On Monday, Park Geun-hye became South Korea’s first woman president. How did that country – which lags the United States in most surveys of how well women are doing – elect a woman to its highest office before we did?
As the following article points out, Park is well known in South Korea, the daughter of a longtime dictator. She has a sympathy factor going for her as well; her mother was killed in 1974 by an assassin aiming at her father (who was himself assassinated in 1979).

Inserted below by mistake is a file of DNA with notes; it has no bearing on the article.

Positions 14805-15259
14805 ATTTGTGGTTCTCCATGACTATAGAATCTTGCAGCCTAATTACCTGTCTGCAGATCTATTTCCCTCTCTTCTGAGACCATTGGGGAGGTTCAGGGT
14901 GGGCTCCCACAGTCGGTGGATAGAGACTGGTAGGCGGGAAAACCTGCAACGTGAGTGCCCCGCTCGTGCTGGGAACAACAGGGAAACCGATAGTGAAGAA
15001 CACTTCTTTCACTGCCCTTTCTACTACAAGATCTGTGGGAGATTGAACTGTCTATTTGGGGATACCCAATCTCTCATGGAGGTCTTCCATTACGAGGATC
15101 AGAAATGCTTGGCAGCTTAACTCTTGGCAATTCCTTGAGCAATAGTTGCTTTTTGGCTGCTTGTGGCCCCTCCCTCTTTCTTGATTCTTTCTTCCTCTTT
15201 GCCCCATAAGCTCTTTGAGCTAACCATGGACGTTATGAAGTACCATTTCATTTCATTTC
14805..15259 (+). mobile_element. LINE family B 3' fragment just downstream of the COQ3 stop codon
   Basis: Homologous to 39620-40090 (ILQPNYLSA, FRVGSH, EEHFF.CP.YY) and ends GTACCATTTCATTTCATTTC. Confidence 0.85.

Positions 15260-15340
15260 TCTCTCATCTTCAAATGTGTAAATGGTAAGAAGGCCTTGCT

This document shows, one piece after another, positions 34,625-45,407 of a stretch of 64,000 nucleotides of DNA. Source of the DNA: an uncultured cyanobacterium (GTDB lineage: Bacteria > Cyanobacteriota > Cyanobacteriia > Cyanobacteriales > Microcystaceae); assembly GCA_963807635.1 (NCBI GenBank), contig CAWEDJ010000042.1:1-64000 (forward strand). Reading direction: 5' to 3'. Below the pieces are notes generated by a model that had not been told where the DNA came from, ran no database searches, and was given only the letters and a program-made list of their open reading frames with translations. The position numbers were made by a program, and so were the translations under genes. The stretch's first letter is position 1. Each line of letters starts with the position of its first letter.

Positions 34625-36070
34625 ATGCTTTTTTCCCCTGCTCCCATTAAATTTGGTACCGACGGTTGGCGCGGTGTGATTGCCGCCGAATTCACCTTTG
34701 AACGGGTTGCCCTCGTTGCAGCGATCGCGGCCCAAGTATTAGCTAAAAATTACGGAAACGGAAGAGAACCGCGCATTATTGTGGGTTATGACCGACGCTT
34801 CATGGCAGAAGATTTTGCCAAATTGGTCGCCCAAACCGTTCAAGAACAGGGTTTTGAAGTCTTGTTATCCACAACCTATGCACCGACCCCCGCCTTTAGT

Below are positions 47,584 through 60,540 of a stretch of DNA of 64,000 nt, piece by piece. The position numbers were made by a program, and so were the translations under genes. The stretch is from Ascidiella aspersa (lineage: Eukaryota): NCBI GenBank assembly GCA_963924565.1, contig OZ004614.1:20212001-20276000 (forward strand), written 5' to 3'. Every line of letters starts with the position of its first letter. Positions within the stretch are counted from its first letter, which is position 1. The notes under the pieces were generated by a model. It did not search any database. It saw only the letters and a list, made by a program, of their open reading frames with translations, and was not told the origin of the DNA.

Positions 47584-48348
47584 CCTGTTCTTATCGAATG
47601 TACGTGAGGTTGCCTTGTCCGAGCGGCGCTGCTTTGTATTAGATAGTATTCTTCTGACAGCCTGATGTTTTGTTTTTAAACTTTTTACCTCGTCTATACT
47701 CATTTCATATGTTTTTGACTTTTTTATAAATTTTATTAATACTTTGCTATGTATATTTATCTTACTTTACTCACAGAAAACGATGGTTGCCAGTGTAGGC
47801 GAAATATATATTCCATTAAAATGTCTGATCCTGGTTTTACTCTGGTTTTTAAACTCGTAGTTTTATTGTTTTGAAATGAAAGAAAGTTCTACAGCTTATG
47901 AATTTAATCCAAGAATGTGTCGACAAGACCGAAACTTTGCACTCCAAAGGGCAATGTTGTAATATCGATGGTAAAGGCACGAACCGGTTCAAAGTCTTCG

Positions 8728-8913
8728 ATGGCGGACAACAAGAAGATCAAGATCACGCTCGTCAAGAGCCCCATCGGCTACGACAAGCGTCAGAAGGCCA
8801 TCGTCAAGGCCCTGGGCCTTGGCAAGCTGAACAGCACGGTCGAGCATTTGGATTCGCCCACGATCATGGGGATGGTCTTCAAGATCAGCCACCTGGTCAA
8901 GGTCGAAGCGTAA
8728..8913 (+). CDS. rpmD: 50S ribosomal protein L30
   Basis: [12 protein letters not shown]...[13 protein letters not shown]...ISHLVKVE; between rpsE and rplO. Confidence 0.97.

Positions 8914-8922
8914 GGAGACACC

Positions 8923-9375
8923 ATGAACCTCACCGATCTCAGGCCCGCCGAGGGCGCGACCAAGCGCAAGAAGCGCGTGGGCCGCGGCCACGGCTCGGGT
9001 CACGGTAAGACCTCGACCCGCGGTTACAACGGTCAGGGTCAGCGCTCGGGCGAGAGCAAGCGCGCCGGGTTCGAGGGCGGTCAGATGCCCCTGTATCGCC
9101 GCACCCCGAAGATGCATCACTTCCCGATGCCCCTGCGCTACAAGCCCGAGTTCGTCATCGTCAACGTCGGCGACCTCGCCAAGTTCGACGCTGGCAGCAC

Even so, she must have strong political chops to win the presidency. She is a conservative, market-oriented politician who in the past campaigned on a platform of tax cuts, less regulation, and strong law and order. She has a reputation for keeping promises she makes. No wonder she’s popular.
Here’s the article about her we’re running Friday in the print edition. Read more »